Tag Archives: Religion

US Soldier Kills Comrades in Texas

Though there has been little official confirmation, multiple media outlets have reported that the Soldier who opened fire in a pre-deployment facility at Fort Hood, Texas, was Major Nidal Hasan, an Army psychiatrist most recently stationed at Walter Reed Army Medical Center in Washington, DC.

An undercurrent of religious association has already started, despite the fact that there is not yet any indication that Hasan acted for ideological reasons.  To this point, his story is one of contradiction.  Some news sources are reporting on his devout Islamic background, though others note his dog tags listed “No Religious Preference.”  He apparently hired a lawyer to try to get out of the Army, citing harassment for his religious faith, though he entered the Army Read more

Navy Officer is Pilot, Commander, Religious Leader

A unique and positive article by Alison Buckholtz covers the hardships associated with a US Navy pilot and the separation he must face from his family as he deploys overseas.  As is the case for many servicemembers, he is an aviator but is deploying to a ground job in support of the Army.

Interestingly titled “Onward Jewish Soldiers,” it celebrates the role of the Jewish faith, and Jewish servicemembers, in the US armed forces.  It also highlights the Read more

Prayer Luncheons Unite and Strengthen in Iraq

Gen. James C. Nixon, the deputy commanding general of operations for Multi-National Division – North, recently spoke at the final Task Force Lightning Prayer Luncheon.  The event was held at Contingency Operating Base Speicher in Iraq.  According to the hosting Chaplains, General Nixon was able to “share his faith and tell people, ‘This is what God is doing for me. Consider these things as you live your life’.”

The prayer events have been part of the unit’s emphasis on spiritual fitness.

“Prayer luncheons are a good thing for many reasons Read more

Soldiers Practice Religion During Joint Exercise

Military members are free to participate in the religious acts that they choose.  At times, the military even encourages its servicemembers to learn more about religion.  Such experiences may include observing or even participating in religious events.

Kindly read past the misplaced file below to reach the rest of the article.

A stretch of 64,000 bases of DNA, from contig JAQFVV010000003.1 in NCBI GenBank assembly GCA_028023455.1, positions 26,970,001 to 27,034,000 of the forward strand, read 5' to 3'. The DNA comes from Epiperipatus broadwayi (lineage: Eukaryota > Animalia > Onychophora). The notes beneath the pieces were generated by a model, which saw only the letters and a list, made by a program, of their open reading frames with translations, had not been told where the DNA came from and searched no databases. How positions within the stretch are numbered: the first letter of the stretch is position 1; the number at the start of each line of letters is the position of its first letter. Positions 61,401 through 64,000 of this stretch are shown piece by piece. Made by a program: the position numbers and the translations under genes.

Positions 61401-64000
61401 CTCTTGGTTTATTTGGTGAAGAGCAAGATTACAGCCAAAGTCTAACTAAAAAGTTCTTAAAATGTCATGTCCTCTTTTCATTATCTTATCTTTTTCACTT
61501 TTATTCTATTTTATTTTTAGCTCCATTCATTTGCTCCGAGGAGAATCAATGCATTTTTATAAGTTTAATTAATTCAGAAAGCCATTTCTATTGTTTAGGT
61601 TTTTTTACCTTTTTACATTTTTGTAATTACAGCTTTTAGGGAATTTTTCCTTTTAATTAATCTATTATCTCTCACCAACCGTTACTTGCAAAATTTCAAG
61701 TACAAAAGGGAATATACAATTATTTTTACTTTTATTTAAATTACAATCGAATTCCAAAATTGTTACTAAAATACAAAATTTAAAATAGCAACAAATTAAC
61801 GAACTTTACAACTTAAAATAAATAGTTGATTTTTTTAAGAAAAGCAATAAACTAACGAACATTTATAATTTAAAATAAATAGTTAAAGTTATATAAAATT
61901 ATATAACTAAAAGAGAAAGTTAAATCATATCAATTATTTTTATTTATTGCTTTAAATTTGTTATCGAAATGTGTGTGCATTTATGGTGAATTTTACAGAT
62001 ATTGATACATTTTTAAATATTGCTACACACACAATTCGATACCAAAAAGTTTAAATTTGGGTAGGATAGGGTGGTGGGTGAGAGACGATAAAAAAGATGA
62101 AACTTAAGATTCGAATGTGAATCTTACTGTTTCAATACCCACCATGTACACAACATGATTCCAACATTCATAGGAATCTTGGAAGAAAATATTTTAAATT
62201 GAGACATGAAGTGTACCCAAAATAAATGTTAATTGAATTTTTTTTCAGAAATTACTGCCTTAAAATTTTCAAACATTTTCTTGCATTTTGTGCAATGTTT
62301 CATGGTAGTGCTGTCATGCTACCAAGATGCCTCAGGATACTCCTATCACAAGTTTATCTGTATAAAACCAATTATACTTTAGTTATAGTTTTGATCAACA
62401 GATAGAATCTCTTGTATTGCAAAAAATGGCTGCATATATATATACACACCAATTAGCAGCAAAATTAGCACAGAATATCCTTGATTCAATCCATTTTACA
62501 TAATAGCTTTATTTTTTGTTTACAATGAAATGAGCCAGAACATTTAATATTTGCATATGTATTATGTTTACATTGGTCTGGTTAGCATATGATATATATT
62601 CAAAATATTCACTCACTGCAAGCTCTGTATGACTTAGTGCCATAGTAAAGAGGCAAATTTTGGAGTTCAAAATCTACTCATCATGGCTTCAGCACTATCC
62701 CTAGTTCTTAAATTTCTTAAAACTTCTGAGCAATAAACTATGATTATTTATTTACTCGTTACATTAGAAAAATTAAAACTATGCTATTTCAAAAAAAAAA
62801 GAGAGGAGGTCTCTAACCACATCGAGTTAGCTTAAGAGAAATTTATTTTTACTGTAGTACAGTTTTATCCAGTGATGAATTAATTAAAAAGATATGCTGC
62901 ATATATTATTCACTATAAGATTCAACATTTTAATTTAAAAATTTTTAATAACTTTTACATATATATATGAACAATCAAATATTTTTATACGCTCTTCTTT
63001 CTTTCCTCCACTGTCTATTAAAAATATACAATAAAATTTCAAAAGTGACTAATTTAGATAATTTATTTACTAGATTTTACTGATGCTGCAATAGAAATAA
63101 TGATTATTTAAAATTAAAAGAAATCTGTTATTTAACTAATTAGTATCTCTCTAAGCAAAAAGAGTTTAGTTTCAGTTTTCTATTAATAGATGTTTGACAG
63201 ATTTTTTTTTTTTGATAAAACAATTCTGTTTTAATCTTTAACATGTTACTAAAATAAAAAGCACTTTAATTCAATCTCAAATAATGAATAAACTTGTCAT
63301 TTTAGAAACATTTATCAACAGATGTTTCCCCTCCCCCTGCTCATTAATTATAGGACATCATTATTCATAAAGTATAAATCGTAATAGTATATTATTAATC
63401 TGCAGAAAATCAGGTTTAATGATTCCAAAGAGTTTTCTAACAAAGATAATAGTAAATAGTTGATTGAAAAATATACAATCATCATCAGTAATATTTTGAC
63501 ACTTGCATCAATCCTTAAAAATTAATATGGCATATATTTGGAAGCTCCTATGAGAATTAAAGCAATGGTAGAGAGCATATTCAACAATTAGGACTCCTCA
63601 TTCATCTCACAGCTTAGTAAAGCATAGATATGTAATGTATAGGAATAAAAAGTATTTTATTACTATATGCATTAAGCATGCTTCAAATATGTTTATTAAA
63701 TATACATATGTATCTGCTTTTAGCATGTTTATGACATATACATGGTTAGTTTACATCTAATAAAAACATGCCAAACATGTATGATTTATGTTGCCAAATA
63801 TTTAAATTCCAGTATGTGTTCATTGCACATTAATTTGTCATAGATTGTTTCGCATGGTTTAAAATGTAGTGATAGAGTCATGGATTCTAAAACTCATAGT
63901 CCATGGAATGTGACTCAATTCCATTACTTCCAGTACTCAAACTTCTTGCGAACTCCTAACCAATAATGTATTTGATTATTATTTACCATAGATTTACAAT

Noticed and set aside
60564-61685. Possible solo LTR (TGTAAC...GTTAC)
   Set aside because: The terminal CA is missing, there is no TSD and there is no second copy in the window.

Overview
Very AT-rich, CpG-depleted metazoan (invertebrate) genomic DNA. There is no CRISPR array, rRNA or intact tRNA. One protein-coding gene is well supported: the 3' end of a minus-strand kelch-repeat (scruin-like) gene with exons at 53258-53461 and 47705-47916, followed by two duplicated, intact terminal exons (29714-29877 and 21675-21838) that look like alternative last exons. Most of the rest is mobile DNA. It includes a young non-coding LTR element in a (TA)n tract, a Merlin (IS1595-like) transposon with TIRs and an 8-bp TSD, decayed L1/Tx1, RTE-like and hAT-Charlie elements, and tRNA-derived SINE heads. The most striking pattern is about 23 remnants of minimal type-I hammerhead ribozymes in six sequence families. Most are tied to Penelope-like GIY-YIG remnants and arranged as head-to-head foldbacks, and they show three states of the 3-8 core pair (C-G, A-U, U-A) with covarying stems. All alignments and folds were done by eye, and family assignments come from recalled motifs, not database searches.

In India recently, US soldiers engaged in a joint exercise took the opportunity to participate in yoga.  Far from the more fitness-oriented experience in America, yoga is commonly associated with eastern religions practiced in India (where it is believed to have originated).

The benefits of cultural tolerance and understanding is Read more

Military Officers and Religious Ideology

As previously discussed, a civilian author recently criticized a military Chaplain for “expressing contempt” for the Constitution when he made “derogatory remarks about Islam:”

When a uniformed officer of the US military makes derogatory remarks about Islam, he’s violating [his] oath and expressing contempt of the First Amendment.

The comment was made by Jeff Sharlet, posting under the moniker Ishmael, on the Daily Kos website.  Sharlet is also the author of The Family, a book that purports to be an expose on a secretive and conspiratorial religious organization (the “Christian Mafia”) attempting to influence the US government.

The comment was in defense of Chris Rodda, the Military Religious Freedom Foundation researcher, when she criticized Camp David Chaplain (LtCdr) Carey Cash for his religious views.  Sharlet’s use of the word “derogatory” notwithstanding, is he right?  Can a religious leader of one faith in the military say nothing negative about another–even if such statements are consistent with the tenets of their faith?

The core question: Can a Chaplain (or any other military officer) espouse specific, even exclusive, religious ideology?

The shortest, most accurate answer: Read more

Christian Event “Coercive in a Subtle Way”

Recently, a Fellowship of Christian Athletes event was held at a local Florida high school under seemingly innocent and legal circumstances.  The initial news report simply described the event, in which hundreds of students gathered in the school’s bleachers in the evening to “celebrate their faith.”

However, the event has now been criticized by some who have said they were “uncomfortable” with it, despite the fact that it appears to have met all necessary restrictions and followed all rules concerning legality and Constitutionality.

Rabbi James H. Perman of the local Naples, Florida, community was a former Air Force Chaplain in Vietnam Read more

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